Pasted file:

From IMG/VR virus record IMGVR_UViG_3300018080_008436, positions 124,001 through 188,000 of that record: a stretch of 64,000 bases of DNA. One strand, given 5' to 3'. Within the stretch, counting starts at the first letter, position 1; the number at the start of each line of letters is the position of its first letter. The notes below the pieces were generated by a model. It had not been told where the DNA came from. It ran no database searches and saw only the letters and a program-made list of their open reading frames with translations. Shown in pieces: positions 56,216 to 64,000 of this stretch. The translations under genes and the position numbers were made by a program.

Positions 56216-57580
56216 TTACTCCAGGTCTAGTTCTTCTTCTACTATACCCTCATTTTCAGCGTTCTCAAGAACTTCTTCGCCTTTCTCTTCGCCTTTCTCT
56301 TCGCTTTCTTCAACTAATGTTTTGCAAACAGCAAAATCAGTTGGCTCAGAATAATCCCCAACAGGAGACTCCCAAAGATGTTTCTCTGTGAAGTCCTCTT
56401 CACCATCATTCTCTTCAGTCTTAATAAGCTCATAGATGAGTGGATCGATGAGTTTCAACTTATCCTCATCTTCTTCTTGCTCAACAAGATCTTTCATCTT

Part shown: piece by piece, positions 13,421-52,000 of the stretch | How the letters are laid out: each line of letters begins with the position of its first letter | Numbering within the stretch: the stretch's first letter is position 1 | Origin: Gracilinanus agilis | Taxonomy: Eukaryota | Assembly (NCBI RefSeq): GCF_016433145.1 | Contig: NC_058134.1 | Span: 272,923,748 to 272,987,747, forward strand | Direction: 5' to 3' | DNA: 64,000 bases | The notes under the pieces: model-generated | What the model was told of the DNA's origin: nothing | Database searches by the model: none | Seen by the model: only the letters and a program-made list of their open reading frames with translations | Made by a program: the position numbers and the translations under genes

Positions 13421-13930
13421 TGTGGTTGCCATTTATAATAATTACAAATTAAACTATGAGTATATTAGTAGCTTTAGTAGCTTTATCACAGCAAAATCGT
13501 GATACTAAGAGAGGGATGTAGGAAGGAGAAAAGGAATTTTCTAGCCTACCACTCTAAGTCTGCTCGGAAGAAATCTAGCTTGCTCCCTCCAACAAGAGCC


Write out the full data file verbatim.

From IMG/VR virus record IMGVR_UViG_3300018080_008436, positions 124,001 through 188,000 of that record: a stretch of 64,000 bases of DNA. One strand, given 5' to 3'. Within the stretch, counting starts at the first letter, position 1; the number at the start of each line of letters is the position of its first letter. The notes below the pieces were generated by a model. It had not been told where the DNA came from. It ran no database searches and saw only the letters and a program-made list of their open reading frames with translations. Shown in pieces: positions 56,216 to 64,000 of this stretch. The translations under genes and the position numbers were made by a program.

Positions 56216-57580
56216 TTACTCCAGGTCTAGTTCTTCTTCTACTATACCCTCATTTTCAGCGTTCTCAAGAACTTCTTCGCCTTTCTCTTCGCCTTTCTCT
56301 TCGCTTTCTTCAACTAATGTTTTGCAAACAGCAAAATCAGTTGGCTCAGAATAATCCCCAACAGGAGACTCCCAAAGATGTTTCTCTGTGAAGTCCTCTT
56401 CACCATCATTCTCTTCAGTCTTAATAAGCTCATAGATGAGTGGATCGATGAGTTTCAACTTATCCTCATCTTCTTCTTGCTCAACAAGATCTTTCATCTT

Part shown: piece by piece, positions 13,421-52,000 of the stretch | How the letters are laid out: each line of letters begins with the position of its first letter | Numbering within the stretch: the stretch's first letter is position 1 | Origin: Gracilinanus agilis | Taxonomy: Eukaryota | Assembly (NCBI RefSeq): GCF_016433145.1 | Contig: NC_058134.1 | Span: 272,923,748 to 272,987,747, forward strand | Direction: 5' to 3' | DNA: 64,000 bases | The notes under the pieces: model-generated | What the model was told of the DNA's origin: nothing | Database searches by the model: none | Seen by the model: only the letters and a program-made list of their open reading frames with translations | Made by a program: the position numbers and the translations under genes

Positions 13421-13930
13421 TGTGGTTGCCATTTATAATAATTACAAATTAAACTATGAGTATATTAGTAGCTTTAGTAGCTTTATCACAGCAAAATCGT
13501 GATACTAAGAGAGGGATGTAGGAAGGAGAAAAGGAATTTTCTAGCCTACCACTCTAAGTCTGCTCGGAAGAAATCTAGCTTGCTCCCTCCAACAAGAGCC